The KISS Method and innovation

I had a great conversation wtih a friend of mine yesterday about the latest release of his product. He had mentioned that one of my clips from the Economist (see below) on Evan Williams from Blogger and Twitter fame spurred some lively debate at his company. The key thought from Evan is rather than worry about adding another feature or function, ask yourself what can be taken away to create something new.” This is a central idea and one that reminds of me the KISS method of writing that my high school english teacher taught me. When in doubt about your work revert to the KISS method – KEEP IT SIMPLE STUPID. Too often we drink our own Kool-Aid and don’t ask ourselves the tough questions about ourselves or our product. We also believe that having another bell or whistle on our product will be the next big thing rather than asking ourself the opposite question-will it really be the next big thing if we have less to offer than more? As you know from my other posts, if you are developing any product or service keeping it incredibly easy to use is a surefire way to success.

Keep reading this clip and article for more on Evan’s thoughts – focusing on simplicity and radical constraints

clipped from

The irony of trying to plan accidents, and orchestrate their frequent occurrence, is not lost on Mr Williams. So he tries mental tricks. One is to ask “what can we take away to create something new?” A decade ago, you could have started with Yahoo! and taken away all the clutter around the search box to get Google. When he took Blogger and took away everything except one 140-character line, he had Twitter. Radical constraints, he believes, can lead to breakthroughs in simplicity and entirely new things.

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Published by Ed Sim

founder boldstart ventures, over 20 years experience seeding and leading first rounds in enterprise startups, @boldstartvc, googlization of IT, SaaS 3.0, security, smart data; cherish family time + enjoy lacrosse + hockey

3 comments on “The KISS Method and innovation”

  1. The temptation to add features is never-ending. I run a venture capital database and I’m constantly looking for new capabilities to add. Perhaps at some point, I’ll remember this post and look to see what I can subtract!

  2. That sounds nice and is good advice to get started but then you have to deal with these laws below(they have been proven), 6 and 7 are killers for me. Also why small teams are better, easier to manage the incrase in complexity, but chaos is inevitable, then boom and you start all over. Blogger explodes/implodes and you get twitter, then twitter explodes/implodes, what’s next, fun stuff keeps everyone employed. What’s that sound I hear oh it’s the Google time Bomb ticking. It’s a race for them to become a monopoly or blowup, that’s the only way to defy these laws is to break the law, ie MS. This I think is unique to the software industry, probably a good research project. But I guess it was already researched and the result is below. Thank you MM Lehman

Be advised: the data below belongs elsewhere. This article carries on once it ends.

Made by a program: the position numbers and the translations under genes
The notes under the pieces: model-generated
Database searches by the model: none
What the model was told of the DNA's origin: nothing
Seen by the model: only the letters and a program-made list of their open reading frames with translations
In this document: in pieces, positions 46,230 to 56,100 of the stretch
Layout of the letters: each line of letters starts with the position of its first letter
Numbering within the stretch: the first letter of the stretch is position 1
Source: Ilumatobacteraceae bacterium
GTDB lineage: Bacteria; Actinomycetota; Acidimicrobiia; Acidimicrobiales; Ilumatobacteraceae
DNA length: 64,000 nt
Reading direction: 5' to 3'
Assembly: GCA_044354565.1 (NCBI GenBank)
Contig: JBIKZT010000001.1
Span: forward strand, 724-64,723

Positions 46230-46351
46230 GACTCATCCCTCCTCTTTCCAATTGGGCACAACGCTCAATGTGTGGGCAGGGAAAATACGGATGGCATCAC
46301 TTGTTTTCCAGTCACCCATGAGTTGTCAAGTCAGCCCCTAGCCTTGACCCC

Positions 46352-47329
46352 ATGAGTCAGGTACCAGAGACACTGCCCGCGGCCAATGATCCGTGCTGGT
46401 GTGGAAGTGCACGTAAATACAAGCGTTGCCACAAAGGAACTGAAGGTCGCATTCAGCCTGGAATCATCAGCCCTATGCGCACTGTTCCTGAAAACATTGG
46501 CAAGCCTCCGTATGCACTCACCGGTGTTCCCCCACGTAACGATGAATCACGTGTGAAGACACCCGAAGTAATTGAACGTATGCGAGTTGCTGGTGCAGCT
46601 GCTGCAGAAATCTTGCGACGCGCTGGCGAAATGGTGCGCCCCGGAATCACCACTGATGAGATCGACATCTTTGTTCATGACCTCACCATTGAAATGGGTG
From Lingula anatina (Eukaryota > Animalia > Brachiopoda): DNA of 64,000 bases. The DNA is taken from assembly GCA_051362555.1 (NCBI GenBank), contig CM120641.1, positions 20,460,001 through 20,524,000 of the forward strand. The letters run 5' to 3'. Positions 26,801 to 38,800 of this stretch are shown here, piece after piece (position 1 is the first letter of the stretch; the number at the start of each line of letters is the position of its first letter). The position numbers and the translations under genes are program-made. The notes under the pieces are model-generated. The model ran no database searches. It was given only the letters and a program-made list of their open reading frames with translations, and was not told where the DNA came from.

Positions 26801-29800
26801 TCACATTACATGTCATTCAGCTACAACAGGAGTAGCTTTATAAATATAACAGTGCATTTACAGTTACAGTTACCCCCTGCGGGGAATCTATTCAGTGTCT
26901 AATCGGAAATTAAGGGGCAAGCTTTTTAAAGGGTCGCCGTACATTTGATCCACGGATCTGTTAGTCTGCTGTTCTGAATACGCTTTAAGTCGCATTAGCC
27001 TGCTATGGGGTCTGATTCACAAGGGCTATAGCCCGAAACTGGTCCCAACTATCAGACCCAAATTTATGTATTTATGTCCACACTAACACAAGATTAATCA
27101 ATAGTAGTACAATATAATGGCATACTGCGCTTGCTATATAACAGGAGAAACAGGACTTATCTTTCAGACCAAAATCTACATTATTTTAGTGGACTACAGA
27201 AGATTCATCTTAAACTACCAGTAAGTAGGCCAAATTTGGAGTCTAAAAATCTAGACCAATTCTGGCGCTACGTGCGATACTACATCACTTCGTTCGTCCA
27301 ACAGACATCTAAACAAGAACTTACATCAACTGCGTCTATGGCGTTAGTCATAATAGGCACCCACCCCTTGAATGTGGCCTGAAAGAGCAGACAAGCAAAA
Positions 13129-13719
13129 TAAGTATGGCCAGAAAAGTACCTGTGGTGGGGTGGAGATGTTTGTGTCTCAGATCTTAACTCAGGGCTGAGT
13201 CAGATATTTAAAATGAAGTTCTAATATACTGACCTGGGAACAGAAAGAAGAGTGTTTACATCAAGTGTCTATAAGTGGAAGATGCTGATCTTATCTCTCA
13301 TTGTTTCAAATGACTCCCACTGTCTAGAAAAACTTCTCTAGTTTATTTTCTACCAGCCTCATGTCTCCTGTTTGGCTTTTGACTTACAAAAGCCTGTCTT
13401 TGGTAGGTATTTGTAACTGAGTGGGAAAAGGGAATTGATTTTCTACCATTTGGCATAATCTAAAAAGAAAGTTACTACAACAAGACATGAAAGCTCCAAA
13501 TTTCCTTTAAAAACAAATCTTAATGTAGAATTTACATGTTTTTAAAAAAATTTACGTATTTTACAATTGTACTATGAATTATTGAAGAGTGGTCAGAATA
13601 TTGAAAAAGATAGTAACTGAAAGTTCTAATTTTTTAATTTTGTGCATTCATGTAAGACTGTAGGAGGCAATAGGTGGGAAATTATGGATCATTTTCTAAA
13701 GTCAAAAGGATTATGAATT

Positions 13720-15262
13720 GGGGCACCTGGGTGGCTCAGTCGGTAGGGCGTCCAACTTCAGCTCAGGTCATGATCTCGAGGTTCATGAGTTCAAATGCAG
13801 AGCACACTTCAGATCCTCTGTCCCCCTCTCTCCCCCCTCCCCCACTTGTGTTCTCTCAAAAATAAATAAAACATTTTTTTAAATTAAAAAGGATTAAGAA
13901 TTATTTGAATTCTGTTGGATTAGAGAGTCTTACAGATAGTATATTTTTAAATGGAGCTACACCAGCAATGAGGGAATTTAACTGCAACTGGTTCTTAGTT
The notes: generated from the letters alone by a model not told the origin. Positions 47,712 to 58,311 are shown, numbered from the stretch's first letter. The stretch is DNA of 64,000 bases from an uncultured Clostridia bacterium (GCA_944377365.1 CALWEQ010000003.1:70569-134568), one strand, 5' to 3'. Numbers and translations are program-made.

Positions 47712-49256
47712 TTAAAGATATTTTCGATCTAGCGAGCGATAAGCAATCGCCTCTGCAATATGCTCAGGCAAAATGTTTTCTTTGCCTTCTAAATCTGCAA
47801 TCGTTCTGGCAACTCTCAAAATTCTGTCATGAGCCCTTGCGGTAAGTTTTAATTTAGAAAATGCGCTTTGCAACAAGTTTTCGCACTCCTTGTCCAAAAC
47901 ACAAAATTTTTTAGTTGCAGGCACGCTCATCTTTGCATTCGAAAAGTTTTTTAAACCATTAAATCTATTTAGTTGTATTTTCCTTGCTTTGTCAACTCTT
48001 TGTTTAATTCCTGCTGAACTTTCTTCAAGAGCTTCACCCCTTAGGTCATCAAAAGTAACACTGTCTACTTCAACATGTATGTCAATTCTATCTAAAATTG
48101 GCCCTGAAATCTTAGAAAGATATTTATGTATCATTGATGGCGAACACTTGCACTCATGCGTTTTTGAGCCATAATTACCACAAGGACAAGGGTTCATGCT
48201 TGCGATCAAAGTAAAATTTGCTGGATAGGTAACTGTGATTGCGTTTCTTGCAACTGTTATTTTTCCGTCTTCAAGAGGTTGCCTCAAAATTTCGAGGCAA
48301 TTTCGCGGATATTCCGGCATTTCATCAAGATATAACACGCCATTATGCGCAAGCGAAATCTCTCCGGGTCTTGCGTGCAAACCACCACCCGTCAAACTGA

1. Continuing Change – A system must be continually adapted else they become progressively less satisfactory in use.
    2. Increasing Complexity – As a system is evolved its complexity increases unless work is done to maintain or reduce it.
    3. Self Regulation – Global system evolution processes are self regulating.
    4. Conservation of Organizational Stability – Unless feedback mechanisms are appropriately adjusted, average effective global activity rate in an evolving system tends to remain constant over product lifetime.
    5. Conservation of Familiarity – In general, the incremental growth and long term growth of systems tend to decline.
    6. Continuing Growth – The functional capability of systems must be continually increased to maintain user satisfaction over the system lifetime.
    7. Declining Quality – Unless rigorously adapted to take into account for changes in the operational environment, the quality of a system will appear to be declining.
    8. Feedback System – Evolution processes are mult-level, multi-loop, multi-agent feedback systems.

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